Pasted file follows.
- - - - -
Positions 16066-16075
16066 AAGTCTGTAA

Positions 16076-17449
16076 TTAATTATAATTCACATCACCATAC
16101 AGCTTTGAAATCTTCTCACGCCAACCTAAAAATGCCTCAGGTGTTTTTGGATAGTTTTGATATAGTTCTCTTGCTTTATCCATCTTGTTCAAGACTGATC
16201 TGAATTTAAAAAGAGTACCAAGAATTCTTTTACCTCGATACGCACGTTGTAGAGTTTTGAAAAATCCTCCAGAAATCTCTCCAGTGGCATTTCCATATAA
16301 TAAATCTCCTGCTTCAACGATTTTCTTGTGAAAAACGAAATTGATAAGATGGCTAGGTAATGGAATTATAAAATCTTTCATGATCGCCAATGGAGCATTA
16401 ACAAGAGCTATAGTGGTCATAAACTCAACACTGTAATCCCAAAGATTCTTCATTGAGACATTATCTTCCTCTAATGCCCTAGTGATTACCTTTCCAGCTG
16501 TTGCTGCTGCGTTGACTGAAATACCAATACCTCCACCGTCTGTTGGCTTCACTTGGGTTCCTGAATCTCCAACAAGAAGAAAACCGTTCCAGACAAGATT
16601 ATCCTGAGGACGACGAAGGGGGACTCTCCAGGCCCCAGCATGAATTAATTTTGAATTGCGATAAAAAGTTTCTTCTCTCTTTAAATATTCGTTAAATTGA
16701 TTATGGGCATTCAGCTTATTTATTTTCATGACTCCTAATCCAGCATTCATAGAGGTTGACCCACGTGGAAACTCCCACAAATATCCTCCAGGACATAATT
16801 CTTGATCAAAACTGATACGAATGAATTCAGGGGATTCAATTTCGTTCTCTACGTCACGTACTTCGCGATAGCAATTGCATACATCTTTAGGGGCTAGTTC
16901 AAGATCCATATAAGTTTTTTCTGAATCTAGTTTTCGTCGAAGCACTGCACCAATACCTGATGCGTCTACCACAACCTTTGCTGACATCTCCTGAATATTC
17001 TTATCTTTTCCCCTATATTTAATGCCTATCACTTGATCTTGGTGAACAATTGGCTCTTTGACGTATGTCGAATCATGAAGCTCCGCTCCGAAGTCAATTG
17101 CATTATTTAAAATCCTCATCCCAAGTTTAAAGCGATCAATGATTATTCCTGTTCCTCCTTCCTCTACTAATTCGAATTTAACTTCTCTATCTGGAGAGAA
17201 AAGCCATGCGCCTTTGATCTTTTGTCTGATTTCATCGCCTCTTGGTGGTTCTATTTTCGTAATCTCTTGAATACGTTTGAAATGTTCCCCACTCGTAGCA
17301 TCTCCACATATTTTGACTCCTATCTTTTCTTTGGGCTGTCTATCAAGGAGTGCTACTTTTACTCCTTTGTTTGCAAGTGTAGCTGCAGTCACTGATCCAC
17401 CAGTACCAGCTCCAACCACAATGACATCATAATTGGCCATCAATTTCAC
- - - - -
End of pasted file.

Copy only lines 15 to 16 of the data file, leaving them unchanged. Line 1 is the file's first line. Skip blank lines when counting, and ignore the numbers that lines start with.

17101 CATTATTTAAAATCCTCATCCCAAGTTTAAAGCGATCAATGATTATTCCTGTTCCTCCTTCCTCTACTAATTCGAATTTAACTTCTCTATCTGGAGAGAA
17201 AAGCCATGCGCCTTTGATCTTTTGTCTGATTTCATCGCCTCTTGGTGGTTCTATTTTCGTAATCTCTTGAATACGTTTGAAATGTTCCCCACTCGTAGCA